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The Scientific World Journal
Volume 2014, Article ID 819290, 8 pages
http://dx.doi.org/10.1155/2014/819290
Research Article

Birkhoff Normal Forms and KAM Theory for Gumowski-Mira Equation

1Department of Mathematics, University of Rhode Island, Kingston, RI 02881-0816, USA
2Department of Mathematics, University of Tuzla, 75000 Tuzla, Bosnia and Herzegovina
3Department of Mathematics, University of Sarajevo, 71000 Sarajevo, Bosnia and Herzegovina

Received 29 August 2013; Accepted 19 October 2013; Published 16 January 2014

Academic Editors: Z. Guo, Z. Huang, X. Song, and Y. Xia

Copyright © 2014 M. R. S. Kulenović et al. This is an open access article distributed under the Creative Commons Attribution License, which permits unrestricted use, distribution, and reproduction in any medium, provided the original work is properly cited.

Abstract

By using the KAM theory we investigate the stability of equilibrium solutions of the Gumowski-Mira equation: , where , and we obtain the Birkhoff normal forms for this equation for different equilibrium solutions.

1. Introduction and Preliminaries

The Gumowski-Mira equation [1] is given by where is one of the functions and the parameters and are positive. These equations were considered by Gumowski and Mira in a series of papers and the book [1]. System (1) implies and so satisfies the difference equation In this paper we will consider (4) with , where and the initial conditions are real numbers; that is, we consider where and the initial conditions and are real numbers.

Several authors have studied the Gumowski-Mira equation (5) and have obtained some results on the stability of the equilibrium points, the bifurcation of the global behavior of solutions, periodic and chaotic solutions, and so forth; see [111]. By using the methods of algebraic and projective geometry in [2, 3, 5, 6] the authors obtained very precise description of complicated global behavior which includes finding the feasible periods of all periodic solutions, proving the existence of chaotic solutions through conjugation of maps, and so forth. These methods were first used by Zeeman [12] for the study of so-called Lyness’ equation. All these methods are based on the careful algebraic study of an invariant that (5) possesses. Our method here is purely analytic and is based on the asymptotic expansions. This method can be used to obtain similar results about periodic and chaotic solutions.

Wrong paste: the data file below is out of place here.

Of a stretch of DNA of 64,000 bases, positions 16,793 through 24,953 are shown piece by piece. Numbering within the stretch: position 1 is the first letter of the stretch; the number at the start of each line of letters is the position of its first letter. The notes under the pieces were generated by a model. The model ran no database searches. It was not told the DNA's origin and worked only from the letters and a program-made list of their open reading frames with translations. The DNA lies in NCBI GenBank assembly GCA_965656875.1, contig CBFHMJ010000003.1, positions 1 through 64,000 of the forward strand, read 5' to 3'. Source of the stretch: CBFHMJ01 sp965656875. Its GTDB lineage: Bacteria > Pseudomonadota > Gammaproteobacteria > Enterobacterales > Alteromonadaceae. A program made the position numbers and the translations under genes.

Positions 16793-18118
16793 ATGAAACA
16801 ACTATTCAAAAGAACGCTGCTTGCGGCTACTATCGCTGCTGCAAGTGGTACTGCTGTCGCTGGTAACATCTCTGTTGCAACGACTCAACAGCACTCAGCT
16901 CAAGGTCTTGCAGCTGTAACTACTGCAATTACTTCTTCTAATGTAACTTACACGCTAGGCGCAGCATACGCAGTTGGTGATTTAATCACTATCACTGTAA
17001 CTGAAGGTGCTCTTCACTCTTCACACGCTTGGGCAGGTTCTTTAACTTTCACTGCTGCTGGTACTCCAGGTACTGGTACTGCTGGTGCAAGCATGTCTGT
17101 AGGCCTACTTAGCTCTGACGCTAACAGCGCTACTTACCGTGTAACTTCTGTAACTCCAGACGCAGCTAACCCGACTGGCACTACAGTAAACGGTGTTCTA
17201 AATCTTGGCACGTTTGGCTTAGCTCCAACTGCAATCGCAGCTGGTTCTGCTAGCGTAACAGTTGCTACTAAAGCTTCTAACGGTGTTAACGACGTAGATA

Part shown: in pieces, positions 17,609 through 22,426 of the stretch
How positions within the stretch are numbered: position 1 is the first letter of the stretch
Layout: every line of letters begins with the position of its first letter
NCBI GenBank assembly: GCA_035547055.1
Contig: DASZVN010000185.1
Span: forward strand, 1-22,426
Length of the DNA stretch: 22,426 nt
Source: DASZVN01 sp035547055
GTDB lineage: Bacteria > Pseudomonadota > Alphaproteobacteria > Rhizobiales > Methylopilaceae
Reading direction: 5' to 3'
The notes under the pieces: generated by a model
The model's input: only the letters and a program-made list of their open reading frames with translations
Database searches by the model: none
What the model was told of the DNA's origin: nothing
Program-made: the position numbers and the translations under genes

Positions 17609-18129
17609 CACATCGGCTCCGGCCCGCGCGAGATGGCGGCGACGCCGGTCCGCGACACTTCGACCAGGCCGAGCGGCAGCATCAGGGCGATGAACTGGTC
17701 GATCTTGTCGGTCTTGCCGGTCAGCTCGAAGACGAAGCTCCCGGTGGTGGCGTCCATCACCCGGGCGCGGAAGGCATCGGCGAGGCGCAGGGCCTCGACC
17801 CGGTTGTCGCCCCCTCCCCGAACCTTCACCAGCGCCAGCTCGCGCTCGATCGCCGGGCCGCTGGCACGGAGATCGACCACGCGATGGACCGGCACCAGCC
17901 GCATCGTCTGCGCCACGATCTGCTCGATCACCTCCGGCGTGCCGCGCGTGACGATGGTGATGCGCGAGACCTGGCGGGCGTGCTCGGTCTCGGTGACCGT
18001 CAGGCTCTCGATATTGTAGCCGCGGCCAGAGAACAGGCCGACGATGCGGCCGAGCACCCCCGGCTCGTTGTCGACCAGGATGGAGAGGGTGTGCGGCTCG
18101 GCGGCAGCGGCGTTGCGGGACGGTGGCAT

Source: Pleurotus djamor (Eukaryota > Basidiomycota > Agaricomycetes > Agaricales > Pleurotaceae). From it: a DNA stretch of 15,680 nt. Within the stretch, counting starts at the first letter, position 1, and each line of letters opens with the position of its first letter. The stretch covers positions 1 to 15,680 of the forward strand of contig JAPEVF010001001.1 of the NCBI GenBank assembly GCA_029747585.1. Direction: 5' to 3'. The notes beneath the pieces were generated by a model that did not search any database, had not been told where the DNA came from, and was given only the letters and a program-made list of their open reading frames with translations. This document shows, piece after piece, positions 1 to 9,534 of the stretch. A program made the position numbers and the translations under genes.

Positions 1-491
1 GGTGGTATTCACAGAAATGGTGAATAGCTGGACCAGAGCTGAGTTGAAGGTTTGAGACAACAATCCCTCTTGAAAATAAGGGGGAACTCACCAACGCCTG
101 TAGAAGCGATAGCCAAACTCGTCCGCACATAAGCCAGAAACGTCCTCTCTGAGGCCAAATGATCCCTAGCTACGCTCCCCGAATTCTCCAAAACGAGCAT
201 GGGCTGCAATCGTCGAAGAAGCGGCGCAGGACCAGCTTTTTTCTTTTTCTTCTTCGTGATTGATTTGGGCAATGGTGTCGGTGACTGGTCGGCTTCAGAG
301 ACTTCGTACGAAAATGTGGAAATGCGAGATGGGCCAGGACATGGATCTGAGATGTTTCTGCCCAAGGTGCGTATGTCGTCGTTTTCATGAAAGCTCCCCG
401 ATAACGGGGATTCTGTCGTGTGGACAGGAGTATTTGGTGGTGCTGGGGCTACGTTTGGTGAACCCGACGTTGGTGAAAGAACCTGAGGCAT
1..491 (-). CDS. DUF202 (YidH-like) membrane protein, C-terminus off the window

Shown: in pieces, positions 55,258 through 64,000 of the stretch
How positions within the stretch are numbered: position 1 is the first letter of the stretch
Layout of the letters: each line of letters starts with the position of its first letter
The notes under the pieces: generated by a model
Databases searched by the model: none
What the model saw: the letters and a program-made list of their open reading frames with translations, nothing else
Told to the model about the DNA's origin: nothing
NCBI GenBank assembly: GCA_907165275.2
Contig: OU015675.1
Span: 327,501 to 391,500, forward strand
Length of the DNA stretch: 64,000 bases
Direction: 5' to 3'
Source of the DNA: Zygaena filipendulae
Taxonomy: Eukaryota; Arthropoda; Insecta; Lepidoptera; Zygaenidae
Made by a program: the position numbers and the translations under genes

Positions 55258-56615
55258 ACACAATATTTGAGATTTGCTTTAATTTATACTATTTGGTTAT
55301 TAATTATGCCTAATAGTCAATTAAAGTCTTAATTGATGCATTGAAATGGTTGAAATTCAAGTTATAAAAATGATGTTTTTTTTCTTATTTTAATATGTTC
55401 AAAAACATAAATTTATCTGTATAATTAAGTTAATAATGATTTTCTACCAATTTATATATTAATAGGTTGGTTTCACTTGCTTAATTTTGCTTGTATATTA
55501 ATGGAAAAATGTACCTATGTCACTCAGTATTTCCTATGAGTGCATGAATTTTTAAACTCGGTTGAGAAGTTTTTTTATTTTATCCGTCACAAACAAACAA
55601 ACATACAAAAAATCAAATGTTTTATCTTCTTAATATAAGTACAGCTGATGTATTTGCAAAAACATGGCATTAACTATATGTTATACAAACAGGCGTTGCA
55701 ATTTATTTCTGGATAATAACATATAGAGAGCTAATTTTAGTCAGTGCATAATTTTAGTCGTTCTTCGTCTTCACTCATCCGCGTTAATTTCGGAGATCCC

Our method is based on the application of KAM theory (Kolmogorov-Arnold-Moser), which brings the considered equation to certain normal form which, in addition to investigation of stability of an equilibrium, can be used to find different periodic solutions, chaotic solutions, and so forth. This technique was used successfully in [1316] in the case of difference equations while there exists vast literature in the case of differential equations; see [17, 18]. Computer simulations of the trajectories of (5) indicate the existence of an infinite nested family of invariant closed curves surrounding an elliptic fixed point, sequences of periodic islands in the regions between the invariant curves, and stochastic regions surrounding the periodic islands and between invariant closed curves. Furthermore, the entire structure seems to exhibit self-similar structure.

The main feature of (5) is that the corresponding map is the area-preserving map of the plane having a nondegenerate elliptic fixed point. We show that the complicated orbit structure near the elliptic fixed point is an immediate consequence of classical results from the KAM theory. Away from the elliptic fixed point, the KAM theory does not apply and one has to study the geometric structures through some other analytical, algebraic, or geometric methods, such as those in [2, 3, 5, 6, 11, 12]. Most important geometric structures of interest for (5) are periodic points, which are typically of hyperbolic or elliptic type; the invariant manifolds associated with hyperbolic periodic points; KAM invariant curves (around the elliptic fixed point or around elliptic periodic orbits); and cantori, which are remnant sets of Cantor type of destroyed invariant circles. The building blocks for these structures are the periodic orbits, as the other geometric objects can be obtained as limits of periodic orbits.

First, we present the basic results that will be used in the sequel. See [10, 13, 1719].

Theorem 1 (Birkhoff normal form). Let be an area-preserving map (times continuously differentiable) with a fixed point at the origin whose complex-conjugate eigenvalues and are on the unit disk (elliptic fixed point).
Suppose there exists an integer such that and suppose that the eigenvalues satisfy Let be the integer part of .
Then there exists a smooth function that vanishes with its derivatives up to order at , and there exists a real polynomial such that the map can be reduced to the normal form by suitable change of complex coordinates In other words the corresponding system of difference equations can be reduced to the form where Here denotes a convergent power series in and with terms of order greater than or equal to which vanishes at the origin and denotes the least integer greater than or equal to .